Students will have the opportunity to make an impact on real-world issues through the use of public policy, research and teamwork, thanks to a program from the Howard H. Baker Jr. Center for Public Policy.
Graduate students and postdoctoral fellows can now register for UT CIRTL spring professional development opportunities.
Should electric and hybrid vehicles owners pay fees to help fund the nation’s roadways?
A Chancellor’s Grant for Faculty Research award provides faculty members with time for research, writing, or creative work. The goal is to help faculty strengthen their grant or fellowship proposals for external funding.
What role do alternative fuel vehicles play in the future of the global energy system?
Legendary American pilot Amelia Earhart may not have perished in a plane crash as many have long assumed. A group of researchers believe she died as a castaway on a remote island, and Richard Jantz, professor emeritus of anthropology and director emeritus of UT’s Forensic Anthropology Center, is helping to provide the scientific evidence to back up that claim.
In the upside-down world of the pipefish, sexual selection appears to work in reverse, with flashy females battling for males who bear the pregnancy and carry their young to term in their brood pouch. But new research from the National Institute for Mathematical and Biological Synthesis (NIMBioS) shows even more factors appear to play a role in determining mating success.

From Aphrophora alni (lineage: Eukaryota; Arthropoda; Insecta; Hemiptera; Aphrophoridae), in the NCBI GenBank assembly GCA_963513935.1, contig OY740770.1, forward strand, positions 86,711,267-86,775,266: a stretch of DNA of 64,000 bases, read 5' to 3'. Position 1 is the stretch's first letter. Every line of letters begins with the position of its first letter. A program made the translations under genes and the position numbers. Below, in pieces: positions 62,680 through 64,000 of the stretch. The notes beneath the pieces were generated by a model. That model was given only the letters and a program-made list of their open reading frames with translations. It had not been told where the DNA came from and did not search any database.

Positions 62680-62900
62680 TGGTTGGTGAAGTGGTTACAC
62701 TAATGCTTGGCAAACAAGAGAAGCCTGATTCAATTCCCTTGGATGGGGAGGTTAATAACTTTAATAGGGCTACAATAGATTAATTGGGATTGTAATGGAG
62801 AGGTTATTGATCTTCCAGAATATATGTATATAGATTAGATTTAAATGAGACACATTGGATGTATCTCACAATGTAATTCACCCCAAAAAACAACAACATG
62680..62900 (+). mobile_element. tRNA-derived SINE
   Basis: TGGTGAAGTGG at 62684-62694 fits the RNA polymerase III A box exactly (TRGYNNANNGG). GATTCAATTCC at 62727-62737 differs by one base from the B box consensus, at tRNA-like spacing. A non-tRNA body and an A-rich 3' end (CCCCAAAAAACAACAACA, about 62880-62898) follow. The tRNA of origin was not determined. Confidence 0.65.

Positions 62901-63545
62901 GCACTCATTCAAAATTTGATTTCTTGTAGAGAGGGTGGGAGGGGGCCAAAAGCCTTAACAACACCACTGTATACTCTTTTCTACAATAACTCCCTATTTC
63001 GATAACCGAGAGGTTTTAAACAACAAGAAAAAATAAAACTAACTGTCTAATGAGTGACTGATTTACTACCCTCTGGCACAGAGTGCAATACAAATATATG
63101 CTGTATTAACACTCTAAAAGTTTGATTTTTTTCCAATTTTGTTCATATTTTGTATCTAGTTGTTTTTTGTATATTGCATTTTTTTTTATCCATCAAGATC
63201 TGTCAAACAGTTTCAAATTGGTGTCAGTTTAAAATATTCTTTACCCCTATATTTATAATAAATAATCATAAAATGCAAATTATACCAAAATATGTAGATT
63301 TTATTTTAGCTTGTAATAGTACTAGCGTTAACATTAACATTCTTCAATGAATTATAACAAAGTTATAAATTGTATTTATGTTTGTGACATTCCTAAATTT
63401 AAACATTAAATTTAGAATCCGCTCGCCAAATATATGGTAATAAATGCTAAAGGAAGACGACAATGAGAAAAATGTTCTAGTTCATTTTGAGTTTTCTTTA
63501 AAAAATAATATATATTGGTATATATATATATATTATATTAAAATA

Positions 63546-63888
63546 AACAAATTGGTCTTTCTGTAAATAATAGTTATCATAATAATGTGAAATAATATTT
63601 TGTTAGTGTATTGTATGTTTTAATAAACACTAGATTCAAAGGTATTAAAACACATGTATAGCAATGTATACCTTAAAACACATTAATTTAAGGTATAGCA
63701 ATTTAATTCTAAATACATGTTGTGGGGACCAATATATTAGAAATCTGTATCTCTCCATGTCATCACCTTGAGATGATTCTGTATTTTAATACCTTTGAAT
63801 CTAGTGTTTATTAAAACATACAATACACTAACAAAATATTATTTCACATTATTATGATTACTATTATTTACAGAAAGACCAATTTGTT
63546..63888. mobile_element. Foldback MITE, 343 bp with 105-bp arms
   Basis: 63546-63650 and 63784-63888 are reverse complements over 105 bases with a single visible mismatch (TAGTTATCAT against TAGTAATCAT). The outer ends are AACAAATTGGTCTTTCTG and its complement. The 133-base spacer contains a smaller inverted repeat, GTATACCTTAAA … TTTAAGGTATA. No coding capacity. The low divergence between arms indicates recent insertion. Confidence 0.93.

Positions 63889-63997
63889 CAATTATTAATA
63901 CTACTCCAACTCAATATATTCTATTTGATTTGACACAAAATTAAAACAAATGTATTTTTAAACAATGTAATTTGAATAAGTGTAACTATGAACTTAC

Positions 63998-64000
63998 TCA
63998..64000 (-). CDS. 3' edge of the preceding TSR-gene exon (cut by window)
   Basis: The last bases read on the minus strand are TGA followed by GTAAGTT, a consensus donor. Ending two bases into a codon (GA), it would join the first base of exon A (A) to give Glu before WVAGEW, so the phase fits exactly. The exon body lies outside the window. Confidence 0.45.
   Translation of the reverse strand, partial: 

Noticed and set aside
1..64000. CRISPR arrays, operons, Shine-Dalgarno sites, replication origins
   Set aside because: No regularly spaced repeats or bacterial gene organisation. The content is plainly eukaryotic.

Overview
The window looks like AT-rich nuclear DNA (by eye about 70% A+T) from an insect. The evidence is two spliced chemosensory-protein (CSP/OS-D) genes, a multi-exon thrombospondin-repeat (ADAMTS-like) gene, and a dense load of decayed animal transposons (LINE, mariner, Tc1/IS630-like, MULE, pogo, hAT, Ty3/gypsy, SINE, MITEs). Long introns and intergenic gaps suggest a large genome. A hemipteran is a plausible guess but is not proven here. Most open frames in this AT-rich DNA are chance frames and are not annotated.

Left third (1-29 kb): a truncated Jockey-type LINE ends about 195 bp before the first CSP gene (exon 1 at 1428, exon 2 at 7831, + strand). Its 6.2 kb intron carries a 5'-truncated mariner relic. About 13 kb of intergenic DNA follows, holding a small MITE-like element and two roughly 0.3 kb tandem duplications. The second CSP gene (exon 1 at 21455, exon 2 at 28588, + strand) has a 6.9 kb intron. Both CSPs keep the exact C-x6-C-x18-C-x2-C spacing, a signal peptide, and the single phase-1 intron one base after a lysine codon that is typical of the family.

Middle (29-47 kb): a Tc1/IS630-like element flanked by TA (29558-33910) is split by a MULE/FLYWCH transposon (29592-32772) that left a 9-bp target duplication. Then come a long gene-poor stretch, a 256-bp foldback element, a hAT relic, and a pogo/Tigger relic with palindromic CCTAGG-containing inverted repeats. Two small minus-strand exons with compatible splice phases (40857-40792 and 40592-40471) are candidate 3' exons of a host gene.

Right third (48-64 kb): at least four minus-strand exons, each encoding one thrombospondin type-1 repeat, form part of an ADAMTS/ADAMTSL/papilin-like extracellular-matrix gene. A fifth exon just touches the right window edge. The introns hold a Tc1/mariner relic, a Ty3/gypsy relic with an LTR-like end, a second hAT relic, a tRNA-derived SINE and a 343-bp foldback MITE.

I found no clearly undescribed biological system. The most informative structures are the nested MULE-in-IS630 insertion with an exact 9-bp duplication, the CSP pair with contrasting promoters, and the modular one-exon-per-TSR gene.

The Humanities Center kicks off its annual Conversations and Cocktails series on Tuesday.
About one in eight construction fatalities are caused by falling from a roof, a trend that researchers at the Construction Industry Research and Policy Center hope to help reverse.
Spectral bats, also called false vampire bats for their imposing size—a wingspan of over three feet—are the largest bats in the Americas and typically roost in trees in lowland forests. Vladimir Dinets, UT research assistant professor of psychology, has discovered evidence that the species also can live in caves and is more adaptable than previously thought, thanks to personal observation and information gleaned from social media accounts of tourists.